Creating a Culture of Recycling

For some people, recycling is as common a daily routine as brushing their teeth – they do it for the immediate “feel good” effect as well as for long term motives. However, what about those people that still don’t recycle? In this post, we strive to provide businesses with some tools to increase the culture of recycling at their workplace.

Before you begin trying to change company culture, try to establish a baseline and goals for your efforts. For instance, if possible, try to record what your current recycling participation rates are as well as what your would like them to be.

Once you have your baseline and goals set, it’s best to try and understand why certain employees might not recycle. According to a recent article by The Huffington Post, here are the top 8 reasons people gave for not recycling (listed in order of prevalence):

  1. It’s not accessible or convenient (25% of respondents).
  2. It takes up too much time (10% of respondents).
  3. I always forget (10% of respondents).
  4. The cost to participate is too high (8% of respondents).
  5. I’m not sure what is recyclable and what’s not (6% of respondents).
  6. I don’t feel my recycling efforts will make a difference (3% of respondents).
  7. I don’t care about recycling/ I don’t think it’s important (2% of respondents).
  8. I don’t understand the environmental benefit (1% of respondents).
Recycling Survey
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While these responses seem to point strongly to accessibility as the most likely motivator or de-motivator for recycling, it’s important to note the variety of responses and percent of respondents represented by each answer. Likely, there will be more than one reason why your employees may not recycle. To counteract these reasons and increase a culture of recycling at your workplace, you can begin by asking all employees to complete a simple survey, designed to capture and record recycling motivators and de-motivators. Here are some tips on effects ways to collect and record your employees’ responses:

  • Shorter is Better: Keeping the survey short may increase participation and decrease chances for irritation arising from having to complete a longer survey.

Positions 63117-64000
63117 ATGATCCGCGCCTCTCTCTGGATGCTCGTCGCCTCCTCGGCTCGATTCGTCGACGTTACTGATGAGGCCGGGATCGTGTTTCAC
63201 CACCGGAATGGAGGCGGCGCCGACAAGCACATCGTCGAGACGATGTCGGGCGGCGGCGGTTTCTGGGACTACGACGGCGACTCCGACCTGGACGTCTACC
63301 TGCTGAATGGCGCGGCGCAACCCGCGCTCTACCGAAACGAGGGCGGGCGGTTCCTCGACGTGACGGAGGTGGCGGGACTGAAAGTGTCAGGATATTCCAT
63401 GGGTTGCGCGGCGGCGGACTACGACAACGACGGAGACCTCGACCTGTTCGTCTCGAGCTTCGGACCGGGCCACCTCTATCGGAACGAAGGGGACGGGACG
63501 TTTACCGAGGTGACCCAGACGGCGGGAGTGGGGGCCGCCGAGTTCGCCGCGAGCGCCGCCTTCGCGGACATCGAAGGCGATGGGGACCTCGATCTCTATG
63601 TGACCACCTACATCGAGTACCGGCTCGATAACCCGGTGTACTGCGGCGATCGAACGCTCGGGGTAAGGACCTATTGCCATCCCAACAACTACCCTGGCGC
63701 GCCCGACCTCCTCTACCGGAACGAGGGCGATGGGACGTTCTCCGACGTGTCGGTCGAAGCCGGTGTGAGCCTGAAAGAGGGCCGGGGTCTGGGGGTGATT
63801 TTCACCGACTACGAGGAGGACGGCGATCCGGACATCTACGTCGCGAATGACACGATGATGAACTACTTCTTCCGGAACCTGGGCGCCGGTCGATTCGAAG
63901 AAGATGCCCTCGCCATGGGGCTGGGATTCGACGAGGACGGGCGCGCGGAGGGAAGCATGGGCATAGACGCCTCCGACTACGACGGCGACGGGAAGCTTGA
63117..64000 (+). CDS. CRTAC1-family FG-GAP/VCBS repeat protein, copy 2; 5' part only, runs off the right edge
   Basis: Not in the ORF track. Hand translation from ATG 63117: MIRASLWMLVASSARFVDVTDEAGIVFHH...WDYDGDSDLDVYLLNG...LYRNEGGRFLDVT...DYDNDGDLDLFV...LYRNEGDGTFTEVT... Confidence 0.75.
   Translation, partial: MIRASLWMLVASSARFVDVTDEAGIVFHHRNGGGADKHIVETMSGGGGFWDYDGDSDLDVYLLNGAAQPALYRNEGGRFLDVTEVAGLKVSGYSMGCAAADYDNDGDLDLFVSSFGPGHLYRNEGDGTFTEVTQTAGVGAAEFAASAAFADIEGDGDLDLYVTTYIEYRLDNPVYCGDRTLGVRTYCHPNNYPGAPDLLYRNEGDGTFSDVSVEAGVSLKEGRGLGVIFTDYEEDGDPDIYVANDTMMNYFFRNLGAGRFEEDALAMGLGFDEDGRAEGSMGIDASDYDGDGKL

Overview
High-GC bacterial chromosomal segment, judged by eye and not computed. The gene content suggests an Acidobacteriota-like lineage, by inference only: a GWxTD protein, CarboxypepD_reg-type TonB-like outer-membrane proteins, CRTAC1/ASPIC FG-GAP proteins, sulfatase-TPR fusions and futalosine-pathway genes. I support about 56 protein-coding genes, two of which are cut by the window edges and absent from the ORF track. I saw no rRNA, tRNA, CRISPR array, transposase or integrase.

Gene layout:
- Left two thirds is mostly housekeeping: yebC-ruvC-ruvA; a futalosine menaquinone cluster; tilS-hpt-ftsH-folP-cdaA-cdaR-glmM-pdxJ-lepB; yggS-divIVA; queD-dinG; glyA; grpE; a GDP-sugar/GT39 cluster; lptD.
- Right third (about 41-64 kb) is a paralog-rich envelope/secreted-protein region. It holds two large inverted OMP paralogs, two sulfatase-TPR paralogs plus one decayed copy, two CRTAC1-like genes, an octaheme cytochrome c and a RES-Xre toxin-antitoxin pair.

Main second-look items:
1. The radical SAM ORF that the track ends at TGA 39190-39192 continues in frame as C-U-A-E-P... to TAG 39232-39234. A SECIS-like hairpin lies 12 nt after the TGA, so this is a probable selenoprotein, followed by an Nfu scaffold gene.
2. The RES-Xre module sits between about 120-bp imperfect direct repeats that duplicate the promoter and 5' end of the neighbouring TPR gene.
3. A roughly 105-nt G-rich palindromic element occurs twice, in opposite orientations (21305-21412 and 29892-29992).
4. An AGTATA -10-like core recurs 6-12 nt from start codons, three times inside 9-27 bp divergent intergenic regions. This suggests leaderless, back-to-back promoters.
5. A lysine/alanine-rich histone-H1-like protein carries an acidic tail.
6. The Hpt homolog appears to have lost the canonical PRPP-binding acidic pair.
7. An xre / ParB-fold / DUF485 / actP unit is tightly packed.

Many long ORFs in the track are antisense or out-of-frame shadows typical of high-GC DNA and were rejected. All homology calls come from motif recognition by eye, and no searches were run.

• Always Include Other: While providing multiple choice answers may help reduce the amount of time it takes to complete the survey and may increase participation, it’s important to always include an “other” option with room for respondents to insert their own answers. This way your survey can truly capture any possible responses.
  • Keep Things Anonymous: Employees may be more likely to provide honest answers to your questions if they are allowed freedom to do so anonymously, without fear of repercussions for their responses.

Once you receive the survey results, you can begin addressing your employees’ specific reasons for not recycling. For instance, if the most common reason for not recycling is lack of accessibility or convenience, you could focus your efforts on increasing accessibility and convenience. Similarly, if one of the main reasons your employees give for not recycling is that they forget, you might put efforts into reminding employees about recycling through daily emails, notices around the workplace, etc.

Recycling Collaboration
Credit/Copyright Attribution: “Rawpixel.com/Shutterstock”

It’s also important when brainstorming these solutions to include employees in your brainstorming process. If a diverse sample of employees are allowed to share the responsibility for creating the culture of recycling at your workplace, this may give them a sense of ownership and say in the project. Doing so may also increase the likelihood of finding successful solutions.

Here is an example: if one of the main reasons given for not recycling was that employees forget, and you decide the best way to remind employees to recycle is by sending daily emails, you may be missing key opportunities or additional obstacles. For instance, have you asked employees whether or not they read emails? Will employees respond well to receiving daily emails or will they create a sense of resentment that could cause negative connotations for your recycling efforts? These are all questions and considerations that employees may help address if they are included in the processes for finding and implementing solutions.

These are just a few tips for getting started in creating a culture of recycling at your workplace. For more ideas or to address specific needs of your facility, contact us today to learn more about our business recycling programs.